Yes; I now moved that to here, so below https://github.com/schemedoc/schemedoc.el - hope that's fine. It's still an Org-mode file. Github can render Org-mode files nicely, so that's fine for everyone to read. In case someone also wants to edit the content, but doesn't want to learn Org-mode just for that, please tell me; I would split this to a Markdown and .el sources in that case.
That's fine :) Org-mode is probably fine for markup. I would put each standalone unit of source code into its own source file, but if it's just some code snippets that don't form a useful whole then I guess it's fine to embed in the org-mode file.
I have a half-finished version of a community-driven Emacs Lisp
snippet manager but can't find the time to clean it up for
Great. We have done some planning and drafting in the wiki at https://github.com/schemedoc/wiki but if you're more comfortable with another repo or format, that's fine. Amirouche suggested using ordinary markdown files in a Git repo instead of GitHub's wiki since it's easier to manage things with pull requests and edit locally. That may be better for the long run. The pre-made wiki was mainly a way to get things started quickly.
Thanks; I started to work on the feature list and will also put that into an appropriate repo below schemedoc. I'll probably start with a Markdown description and add some POC sources later. I'll post links here, once something useful is available.
You have a lot of good stuff in the Gists so maybe they could make good starting points for some repos to explore all this stuff.
The remaining bits are the SRFI-HTML-scrappers and I think they will be find a nice new home in the server-side code of the API-server one day ;) I'll move them, once we have a concrete understanding where to put them (where moving will include adaption from Gauche Scheme, if required).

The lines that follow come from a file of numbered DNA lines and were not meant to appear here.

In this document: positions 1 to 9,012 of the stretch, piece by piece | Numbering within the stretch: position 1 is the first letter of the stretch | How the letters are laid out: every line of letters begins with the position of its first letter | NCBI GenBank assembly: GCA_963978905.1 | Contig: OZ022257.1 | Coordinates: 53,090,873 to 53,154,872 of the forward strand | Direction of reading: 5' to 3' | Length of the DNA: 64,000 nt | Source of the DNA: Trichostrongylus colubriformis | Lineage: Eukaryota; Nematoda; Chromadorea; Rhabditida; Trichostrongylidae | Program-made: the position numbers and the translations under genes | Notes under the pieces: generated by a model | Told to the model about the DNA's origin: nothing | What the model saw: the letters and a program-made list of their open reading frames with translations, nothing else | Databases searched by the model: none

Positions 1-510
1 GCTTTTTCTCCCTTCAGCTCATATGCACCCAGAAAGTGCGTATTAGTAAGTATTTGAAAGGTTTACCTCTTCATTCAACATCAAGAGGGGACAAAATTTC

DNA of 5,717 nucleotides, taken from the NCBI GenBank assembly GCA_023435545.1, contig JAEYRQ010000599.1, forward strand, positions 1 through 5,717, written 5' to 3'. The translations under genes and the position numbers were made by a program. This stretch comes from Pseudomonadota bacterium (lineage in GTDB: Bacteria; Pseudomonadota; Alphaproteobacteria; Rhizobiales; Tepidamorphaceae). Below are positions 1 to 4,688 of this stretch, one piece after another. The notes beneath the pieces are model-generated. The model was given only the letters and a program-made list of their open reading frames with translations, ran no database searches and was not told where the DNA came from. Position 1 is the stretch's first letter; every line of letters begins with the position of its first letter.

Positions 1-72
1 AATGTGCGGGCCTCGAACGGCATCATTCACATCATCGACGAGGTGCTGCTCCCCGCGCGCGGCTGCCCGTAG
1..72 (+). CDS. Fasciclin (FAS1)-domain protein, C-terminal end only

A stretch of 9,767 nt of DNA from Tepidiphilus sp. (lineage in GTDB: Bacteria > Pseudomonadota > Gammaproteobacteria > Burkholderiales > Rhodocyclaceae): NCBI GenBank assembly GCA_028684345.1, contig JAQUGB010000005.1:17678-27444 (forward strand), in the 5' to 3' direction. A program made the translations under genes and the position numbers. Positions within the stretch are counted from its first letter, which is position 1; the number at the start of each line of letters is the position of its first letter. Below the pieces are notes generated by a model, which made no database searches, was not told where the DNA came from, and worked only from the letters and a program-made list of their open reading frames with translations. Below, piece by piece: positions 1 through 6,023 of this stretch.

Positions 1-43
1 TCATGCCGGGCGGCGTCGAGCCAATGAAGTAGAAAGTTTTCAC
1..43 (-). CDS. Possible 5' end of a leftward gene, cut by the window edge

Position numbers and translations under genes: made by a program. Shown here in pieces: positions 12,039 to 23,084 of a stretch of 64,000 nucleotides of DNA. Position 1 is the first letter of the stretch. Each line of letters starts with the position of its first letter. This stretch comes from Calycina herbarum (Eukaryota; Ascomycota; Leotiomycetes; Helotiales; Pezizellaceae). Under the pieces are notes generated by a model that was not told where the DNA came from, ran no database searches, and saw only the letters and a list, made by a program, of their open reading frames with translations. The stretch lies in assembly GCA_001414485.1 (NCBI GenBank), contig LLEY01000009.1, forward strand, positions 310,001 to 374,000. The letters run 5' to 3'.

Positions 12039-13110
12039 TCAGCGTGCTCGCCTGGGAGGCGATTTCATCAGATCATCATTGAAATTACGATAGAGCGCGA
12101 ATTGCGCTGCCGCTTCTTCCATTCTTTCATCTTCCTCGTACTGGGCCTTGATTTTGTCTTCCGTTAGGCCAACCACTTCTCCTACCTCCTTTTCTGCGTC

I think it would be good if each kind of scraper was eventually its own self-contained library (that can also be turned into a self-contained executable program with the help of a little 'main' procedure that calls the library). This way it's easy to develop the scrapers locally without worrying about the server. Once the new version of the library is working then the server can be updated to use that version. So scraping and serving would be completely decoupled.
The interface between a scraper and the server could be a Lisp object (S-expression). So each scraper would just return a huge S-expression containing everything it knows about its subject. The server would then break those huge S-exprs into smaller pieces for the various API endpoints.
This also has the advantage that the S-exprs can be stored into
files for inspection, and manipulated with Unix pipes, etc. I just
started working on a 'lisq' program to query and manipulate
S-expressions from the command line. It's inspired by the great
'jq' program (JSON query).